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Crime & pulp
Due to popular demand, we've added this second session with Lee Child. If you booked tickets for our original session, you've been sent an email with the option of a session change or refund.
It’s said that a Jack Reacher novel is sold somewhere in the world every nine seconds, making the series’ author, Lee Child, a publishing phenomenon.
Due to popular demand, we've added a second session – and moved this one forward to begin at 6.15pm. All ticket holders have been contacted by email with the option of a session change or refund. Bookings for the second session are now open.
It’s said that a Jack Reacher novel is sold somewhere in the world every nine seconds…
Working with Words: Alistair Baldwin
Alistair Baldwin is a comedian, improviser and writer for The Weekly with Charlie Pickering. He spoke with us about writers as products, the potential for genetic modification to save and/or destroy us all, and writing an advice column using only knowledge of Agatha Christie.
Celebrating Peter Temple
As a nation mired in certain delinquent traditions, you might say that Australians are overachievers in the field of crime writing. Amongst us, though, Peter Temple was one of the very best.
His prose elevated crime fiction to literary significance, too. In addition to winning prestigious crime fiction prizes including five Ned Kelly Awards and the Crime Writers’ Association Duncan…
A Mind for Murder
Please note that this event has been postponed.
What makes somebody a killer – and why are we so fascinated by murder? Forensic psychiatrist Donald Grant has been grappling with both questions throughout his working life.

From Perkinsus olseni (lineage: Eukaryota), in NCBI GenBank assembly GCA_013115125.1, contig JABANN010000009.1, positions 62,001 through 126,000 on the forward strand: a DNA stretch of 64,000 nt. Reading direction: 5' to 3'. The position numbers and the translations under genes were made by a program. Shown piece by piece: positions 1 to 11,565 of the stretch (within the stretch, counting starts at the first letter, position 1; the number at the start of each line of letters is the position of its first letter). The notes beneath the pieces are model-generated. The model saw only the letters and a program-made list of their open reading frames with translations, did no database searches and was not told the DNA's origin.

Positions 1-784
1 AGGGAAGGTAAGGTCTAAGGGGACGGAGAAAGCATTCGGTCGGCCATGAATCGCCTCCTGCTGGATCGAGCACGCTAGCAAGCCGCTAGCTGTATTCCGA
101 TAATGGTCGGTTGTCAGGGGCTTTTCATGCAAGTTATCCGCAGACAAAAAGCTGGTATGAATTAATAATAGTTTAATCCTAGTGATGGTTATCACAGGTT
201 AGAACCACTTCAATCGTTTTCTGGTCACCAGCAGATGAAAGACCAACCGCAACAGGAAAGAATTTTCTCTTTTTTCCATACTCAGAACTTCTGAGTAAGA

In Killer Instinct: Having a Mind for Murder, Grant brings his experience to bear on the psychological, criminal, cultural and existential phenomenon of murder…
The Wheeler Centre
Helen Withycombe and Jane Harper
Jane Harper’s debut crime novel, The Dry, was an instant success – selling into 20 countries, winning major awards at the Indie Book Awards and getting optioned by Reese Witherspoon’s production company.
The Dry – set in a drought-stricken farming community in rural Victoria – follows federal police investigator Aaron Falk, who returns to his hometown in the wake of a horrific act involving a childhood friend and his family. Written with expert precision, the intrigue led to a thrilling denouement that left readers gasping.
Thankfully, Aaron Falk is back for Harper’s next mystery. Her second book, Force of Nature, finds the federal agent embroiled in a search for missing bushwalker Alice Russell. But this is far from a straightforward accident or random abduction – Alice was a whistleblower, who had been feeding the feds intel about her employers.
Jane Harper joins Wheeler Centre programme manager Helen Withycombe for a conversation about crime, conspiracy and runaway success.
Anything and everything in Crime & pulp from across our archives.
Explaining Japanese ‘Good Behaviour'
A report in Slate looks into why there has been so little looting in Japan since the earthquake, tsunami and Fukushima nuclear crisis. Looting is a common problem in most countries after major disasters, but observers have noted the lack of it in Japan since a magnitude 9.0 earthquake hit more than a fortnight ago. Moreover, the Japanese reaction has been typified by a…
The Triumph of Genre
In a Crikey report published earlier this week, Guy Rundle lamented the fall from grace of the Man Booker Prize. Rundle compared the prize’s first jury in 1969, consisting of the standard-bearers of high literary culture, and its current jury, headed by Stella Rimington, a former spy chief who’s gone on to writing spy novels, and comprised in the main of names associated in…
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